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Male/New Delhi: Maldives’ President-elect Ibrahim Mohamed Solih takes office , seeking help from India and the United States to climb out from under a mountain of Chinese debt that his predecessor racked up in a breakneck development of the coral islands.

The surprise defeat of pro-China strongman Abdulla Yameen has opened a window for India, the strategic outpost’s traditional political partner, to regain ground lost to Beijing in their tussle for regional dominance.

Prime Minister Narendra Modi will be the highest ranking visitor at the inauguration at the national soccer stadium in the capital Male. By contrast, China’s highest-ranking attendee will be Culture and Tourism Minister Luo Shugang.

“I will convey to the new Maldivian government … the desire of my government to work closely for realisation of their developmental priorities, especially in areas of infrastructure, health care, connectivity and human resource development,” the Prime Minister said in a post on Facebook.

PM Modi’s presence signals the end of years of frosty relations because of Yameen’s embrace of China, a relationship that had deepened India’s anxieties about being encircled by countries leaning towards Beijing.

In Sri Lanka, an island nation to the southeast of India, the rivalry between New Delhi and Beijing has been one of the triggers for a political crisis in recent weeks.

The low-key Solih, a veteran lawmaker, has promised an “India first” policy in the Maldives, saying the small nation of a little over 400,000 people needs solid ties with its immediate neighbour.

His team is also reviewing millions of dollars of investments from China, as well as the related debt that the country has run up from Chinese lenders and how to restructure it.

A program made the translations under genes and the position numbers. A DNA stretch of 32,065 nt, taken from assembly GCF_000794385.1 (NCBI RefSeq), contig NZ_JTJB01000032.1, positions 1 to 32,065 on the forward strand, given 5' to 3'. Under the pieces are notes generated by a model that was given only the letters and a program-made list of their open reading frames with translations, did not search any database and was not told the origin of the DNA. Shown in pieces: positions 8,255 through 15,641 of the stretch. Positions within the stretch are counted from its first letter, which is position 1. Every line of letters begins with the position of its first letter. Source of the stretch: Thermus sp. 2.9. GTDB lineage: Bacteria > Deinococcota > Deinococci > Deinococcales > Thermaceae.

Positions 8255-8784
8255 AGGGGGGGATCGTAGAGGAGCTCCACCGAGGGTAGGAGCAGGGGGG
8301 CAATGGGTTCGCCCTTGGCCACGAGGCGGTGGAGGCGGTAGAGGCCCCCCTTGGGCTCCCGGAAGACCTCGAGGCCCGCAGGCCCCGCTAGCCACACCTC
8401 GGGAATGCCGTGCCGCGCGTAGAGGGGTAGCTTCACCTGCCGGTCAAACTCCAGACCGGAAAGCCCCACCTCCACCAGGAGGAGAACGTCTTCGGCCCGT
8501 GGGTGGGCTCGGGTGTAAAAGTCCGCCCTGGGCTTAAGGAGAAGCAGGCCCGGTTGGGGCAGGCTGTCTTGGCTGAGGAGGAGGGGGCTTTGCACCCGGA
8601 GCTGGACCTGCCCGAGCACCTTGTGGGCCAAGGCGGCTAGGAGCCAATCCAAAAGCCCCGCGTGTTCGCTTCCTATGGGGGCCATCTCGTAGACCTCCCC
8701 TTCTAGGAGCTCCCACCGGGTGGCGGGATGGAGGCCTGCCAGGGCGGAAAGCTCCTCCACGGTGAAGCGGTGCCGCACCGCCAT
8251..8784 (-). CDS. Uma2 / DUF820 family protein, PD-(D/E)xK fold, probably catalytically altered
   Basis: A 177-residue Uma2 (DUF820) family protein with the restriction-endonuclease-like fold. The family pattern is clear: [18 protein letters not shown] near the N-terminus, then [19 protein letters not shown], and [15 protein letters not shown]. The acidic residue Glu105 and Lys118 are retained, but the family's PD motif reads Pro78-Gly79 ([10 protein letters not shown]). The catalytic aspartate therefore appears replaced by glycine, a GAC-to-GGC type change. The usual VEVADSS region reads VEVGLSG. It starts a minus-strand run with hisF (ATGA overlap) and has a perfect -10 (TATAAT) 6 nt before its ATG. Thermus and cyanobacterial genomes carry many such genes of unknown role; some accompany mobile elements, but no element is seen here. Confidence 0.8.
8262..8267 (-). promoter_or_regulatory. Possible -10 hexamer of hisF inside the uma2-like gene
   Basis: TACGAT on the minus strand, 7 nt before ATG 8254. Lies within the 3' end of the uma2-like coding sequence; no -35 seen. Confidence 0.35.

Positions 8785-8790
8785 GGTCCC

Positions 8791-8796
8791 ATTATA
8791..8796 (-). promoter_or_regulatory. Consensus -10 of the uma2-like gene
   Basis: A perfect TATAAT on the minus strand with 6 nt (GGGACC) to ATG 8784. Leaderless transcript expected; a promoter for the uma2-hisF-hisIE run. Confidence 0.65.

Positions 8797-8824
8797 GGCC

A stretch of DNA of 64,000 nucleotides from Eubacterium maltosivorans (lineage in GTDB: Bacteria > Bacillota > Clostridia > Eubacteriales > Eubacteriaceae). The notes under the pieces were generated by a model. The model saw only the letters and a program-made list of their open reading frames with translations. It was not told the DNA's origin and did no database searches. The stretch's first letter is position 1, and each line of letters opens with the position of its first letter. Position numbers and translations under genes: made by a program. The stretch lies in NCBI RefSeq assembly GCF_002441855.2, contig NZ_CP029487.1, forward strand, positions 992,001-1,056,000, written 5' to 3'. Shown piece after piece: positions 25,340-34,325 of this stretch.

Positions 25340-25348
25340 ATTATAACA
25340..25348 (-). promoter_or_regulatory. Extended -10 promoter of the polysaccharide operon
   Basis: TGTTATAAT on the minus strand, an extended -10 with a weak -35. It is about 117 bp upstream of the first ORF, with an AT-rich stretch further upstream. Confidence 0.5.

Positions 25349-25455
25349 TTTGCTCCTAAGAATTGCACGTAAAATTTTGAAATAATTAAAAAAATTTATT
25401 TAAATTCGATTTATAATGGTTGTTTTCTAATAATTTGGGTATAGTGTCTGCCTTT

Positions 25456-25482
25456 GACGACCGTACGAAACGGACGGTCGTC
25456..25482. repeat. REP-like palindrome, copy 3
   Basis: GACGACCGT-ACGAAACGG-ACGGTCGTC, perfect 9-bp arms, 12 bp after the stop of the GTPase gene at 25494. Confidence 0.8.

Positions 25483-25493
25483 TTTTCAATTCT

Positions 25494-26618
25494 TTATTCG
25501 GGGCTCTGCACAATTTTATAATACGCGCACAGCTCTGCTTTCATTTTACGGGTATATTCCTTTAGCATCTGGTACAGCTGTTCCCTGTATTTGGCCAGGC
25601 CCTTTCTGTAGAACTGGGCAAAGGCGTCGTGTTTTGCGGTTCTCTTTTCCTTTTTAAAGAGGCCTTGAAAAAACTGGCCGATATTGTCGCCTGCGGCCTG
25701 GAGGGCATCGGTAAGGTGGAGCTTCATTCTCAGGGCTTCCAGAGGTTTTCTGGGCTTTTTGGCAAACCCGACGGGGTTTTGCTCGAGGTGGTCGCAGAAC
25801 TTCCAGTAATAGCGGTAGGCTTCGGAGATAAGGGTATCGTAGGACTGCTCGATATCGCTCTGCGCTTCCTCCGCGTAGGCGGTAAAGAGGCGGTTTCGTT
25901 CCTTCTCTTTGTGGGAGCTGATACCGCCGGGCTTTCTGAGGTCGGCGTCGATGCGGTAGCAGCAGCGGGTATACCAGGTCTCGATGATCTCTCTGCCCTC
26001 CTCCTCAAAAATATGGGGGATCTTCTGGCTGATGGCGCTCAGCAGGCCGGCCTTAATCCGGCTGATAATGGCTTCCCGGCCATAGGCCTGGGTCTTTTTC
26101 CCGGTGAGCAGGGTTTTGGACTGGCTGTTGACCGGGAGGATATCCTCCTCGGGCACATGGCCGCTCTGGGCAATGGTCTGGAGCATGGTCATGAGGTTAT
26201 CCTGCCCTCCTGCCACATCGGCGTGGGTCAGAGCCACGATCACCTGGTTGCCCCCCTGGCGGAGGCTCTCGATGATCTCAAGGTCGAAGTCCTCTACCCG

Solih has said investigations will be launched to find out what happened and fix accountability, Adam Azim, a member of his transition committee, told reporters.

“We were led to believe it’s about USD 1.5 billion, the Chinese debt, but it could be worse,” said another member of Solih’s top economic team, which has been holding discussions with finance ministry officials during the transition following the election in September.

He said the team had already reached out to India, the United States and Saudi Arabia for financial assistance so it could tackle the debt.

“We straightaway need 200-300 million dollars to kick start the budgetary support,” the adviser said.

Debt of USD 1.5 billion would be more than a quarter of the country’s annual gross domestic product. Another member of the incoming president’s economic team said firm proposals for assistance had been discussed with Indian and US officials.

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Cyclone Gaja hits Tamil Nadu, 30 killed, many homeless

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Chennai: When ‘Gaja’ hovered over the Bay of Bengal near Nagapattinam district for the past one week, the public and all government stakeholders did little realise its ferocity.

With 30 persons dead, heavy winds uprooting thousands of trees in the delta districts and collapsed power lines, ‘Gaja’ tore into districts like Nagapattinam, Cudd-alore, Ramanathapuram, Pudukkottai and Tiruvarur districts. Nagapattinam district bore the major brunt of the storm.

‘Gaja’, played hide and seek for over a week and finally struck with winds speeds touching 110 kmph, as earlier warned by the Indian Meteorological Department and Regional Meteorological Centre, which were closely monitoring the situation throughout the day. Both agencies kept updating revenue officials about ‘Gaja’ trail.

Revenue officials who have had kept their eyes peeled over the stormy development, had quickly evacuated around 81,000 people to safety across the delta districts. The storm did not spare livestock, as a huge numbers of cattle were killed across these districts.